Fiedler’s Contingency Model

This model was developed by Fred Fiedler and his associates. According to this model, a particular leadership style is chosen by the leader keeping in mind the situation he or she faces at that time. The favorability or unfavorability of a situation is judged on the following parameters-

Leader-Member Relationships

  • If the subordinates accept their leader then he or she scores high on this parameter.
  • Position Of The Leader
  • It refers to the power given to a leader.
  • Degree Of Task Structure
  • It refers to the degree of performing a particular task efficiently.
  • Fiedler’s model suggests that a leader should adopt a particular leadership style after considering three factors- people, organization and task.

Leader-Member Exchange Theory

According to this theory, leaders favor a particular group of subordinates known as in-group and give them more attention than other groups of subordinates known as out-group. The subordinates who belong to in-group are given special privileges by their leaders. Leaders select in-group members on the basis of their personality characteristics and attitudes.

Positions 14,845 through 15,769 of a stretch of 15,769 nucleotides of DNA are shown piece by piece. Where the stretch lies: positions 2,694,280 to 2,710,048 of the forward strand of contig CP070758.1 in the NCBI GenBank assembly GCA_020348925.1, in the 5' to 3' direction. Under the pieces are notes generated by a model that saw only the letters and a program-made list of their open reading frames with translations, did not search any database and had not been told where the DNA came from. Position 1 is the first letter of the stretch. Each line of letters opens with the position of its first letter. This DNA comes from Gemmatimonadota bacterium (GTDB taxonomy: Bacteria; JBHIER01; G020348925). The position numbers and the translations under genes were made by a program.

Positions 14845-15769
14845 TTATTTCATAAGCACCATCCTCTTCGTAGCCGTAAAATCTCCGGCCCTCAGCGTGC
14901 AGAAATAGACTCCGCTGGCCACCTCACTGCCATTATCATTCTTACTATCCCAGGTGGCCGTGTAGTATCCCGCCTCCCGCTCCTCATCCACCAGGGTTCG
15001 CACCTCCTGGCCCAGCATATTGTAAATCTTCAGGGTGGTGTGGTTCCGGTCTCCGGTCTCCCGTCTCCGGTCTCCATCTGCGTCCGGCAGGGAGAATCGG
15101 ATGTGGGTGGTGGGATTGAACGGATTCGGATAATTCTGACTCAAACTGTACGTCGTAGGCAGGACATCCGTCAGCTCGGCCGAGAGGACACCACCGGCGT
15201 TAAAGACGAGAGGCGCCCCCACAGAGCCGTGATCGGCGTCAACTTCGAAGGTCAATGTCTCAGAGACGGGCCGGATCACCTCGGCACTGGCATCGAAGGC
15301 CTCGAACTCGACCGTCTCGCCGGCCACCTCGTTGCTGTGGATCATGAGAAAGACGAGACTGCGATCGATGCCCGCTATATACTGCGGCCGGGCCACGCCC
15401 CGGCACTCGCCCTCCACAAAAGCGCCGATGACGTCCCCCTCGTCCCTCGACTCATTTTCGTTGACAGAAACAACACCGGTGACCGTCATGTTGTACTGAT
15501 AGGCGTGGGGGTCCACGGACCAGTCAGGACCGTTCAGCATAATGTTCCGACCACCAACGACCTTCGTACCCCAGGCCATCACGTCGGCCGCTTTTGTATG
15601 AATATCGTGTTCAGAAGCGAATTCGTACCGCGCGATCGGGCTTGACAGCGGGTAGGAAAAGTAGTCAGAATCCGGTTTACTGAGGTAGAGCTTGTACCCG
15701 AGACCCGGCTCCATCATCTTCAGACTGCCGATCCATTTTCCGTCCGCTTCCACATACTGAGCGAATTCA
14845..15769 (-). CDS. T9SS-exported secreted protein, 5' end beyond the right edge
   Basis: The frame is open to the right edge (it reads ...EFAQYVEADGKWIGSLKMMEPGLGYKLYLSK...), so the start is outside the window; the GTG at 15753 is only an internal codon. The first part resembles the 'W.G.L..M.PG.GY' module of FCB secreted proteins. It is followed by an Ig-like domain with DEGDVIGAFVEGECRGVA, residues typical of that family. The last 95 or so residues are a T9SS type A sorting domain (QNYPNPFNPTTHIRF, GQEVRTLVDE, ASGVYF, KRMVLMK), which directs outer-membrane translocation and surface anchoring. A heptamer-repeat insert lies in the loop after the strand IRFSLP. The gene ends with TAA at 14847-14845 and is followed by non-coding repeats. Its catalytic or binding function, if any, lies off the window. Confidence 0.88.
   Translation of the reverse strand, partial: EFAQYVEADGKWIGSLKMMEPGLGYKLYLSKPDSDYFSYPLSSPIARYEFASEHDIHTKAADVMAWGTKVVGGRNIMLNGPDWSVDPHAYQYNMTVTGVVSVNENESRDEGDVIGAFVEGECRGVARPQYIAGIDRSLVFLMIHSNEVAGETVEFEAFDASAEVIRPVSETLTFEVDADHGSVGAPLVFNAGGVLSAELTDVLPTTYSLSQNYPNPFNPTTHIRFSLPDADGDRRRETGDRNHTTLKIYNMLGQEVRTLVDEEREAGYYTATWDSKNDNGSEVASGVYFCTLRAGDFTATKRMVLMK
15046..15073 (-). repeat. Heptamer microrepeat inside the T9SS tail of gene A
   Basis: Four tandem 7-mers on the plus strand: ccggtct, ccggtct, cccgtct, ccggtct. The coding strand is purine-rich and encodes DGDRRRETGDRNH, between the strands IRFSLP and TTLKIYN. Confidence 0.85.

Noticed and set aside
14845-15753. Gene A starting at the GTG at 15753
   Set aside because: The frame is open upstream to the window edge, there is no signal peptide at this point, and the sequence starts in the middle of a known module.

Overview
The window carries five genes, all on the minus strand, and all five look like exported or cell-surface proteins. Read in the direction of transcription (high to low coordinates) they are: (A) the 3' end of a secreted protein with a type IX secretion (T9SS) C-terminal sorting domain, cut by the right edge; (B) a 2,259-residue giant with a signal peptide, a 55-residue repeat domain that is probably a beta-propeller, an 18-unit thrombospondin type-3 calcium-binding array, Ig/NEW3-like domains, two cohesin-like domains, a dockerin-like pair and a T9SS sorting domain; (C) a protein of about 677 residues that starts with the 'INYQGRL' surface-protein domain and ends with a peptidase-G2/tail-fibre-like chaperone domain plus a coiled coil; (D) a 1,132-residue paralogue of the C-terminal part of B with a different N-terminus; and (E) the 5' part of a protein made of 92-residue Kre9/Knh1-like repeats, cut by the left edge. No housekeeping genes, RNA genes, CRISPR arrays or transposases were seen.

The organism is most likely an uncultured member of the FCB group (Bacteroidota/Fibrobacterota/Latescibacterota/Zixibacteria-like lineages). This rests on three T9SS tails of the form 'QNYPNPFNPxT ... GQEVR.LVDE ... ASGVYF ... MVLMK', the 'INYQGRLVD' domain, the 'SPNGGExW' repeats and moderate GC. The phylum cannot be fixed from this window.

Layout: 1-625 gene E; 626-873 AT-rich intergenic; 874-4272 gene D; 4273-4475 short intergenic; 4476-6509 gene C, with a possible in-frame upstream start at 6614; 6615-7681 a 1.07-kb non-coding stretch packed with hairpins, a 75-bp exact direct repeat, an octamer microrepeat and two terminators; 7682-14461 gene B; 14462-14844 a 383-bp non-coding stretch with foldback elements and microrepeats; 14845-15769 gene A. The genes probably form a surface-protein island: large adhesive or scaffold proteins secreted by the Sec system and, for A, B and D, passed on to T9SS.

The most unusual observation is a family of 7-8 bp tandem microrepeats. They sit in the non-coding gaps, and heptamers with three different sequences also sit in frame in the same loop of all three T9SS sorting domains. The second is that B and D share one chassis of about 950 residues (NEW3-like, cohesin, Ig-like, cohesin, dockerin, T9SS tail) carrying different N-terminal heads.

Path Goal Theory

This theory was developed by Robert House. According to this theory, leaders should support and guide their subordinates so that they could achieve organizational goals and objectives. If the subordinates are facing any problem in their work then the leader should help them to find solutions for their problems. The subordinates accept their leader if he or she takes care of their needs, guides, supports and rewards them. The path-goal theory identifies four types of leadership- directive leadership, participative leadership, supportive leadership and achievement oriented leadership.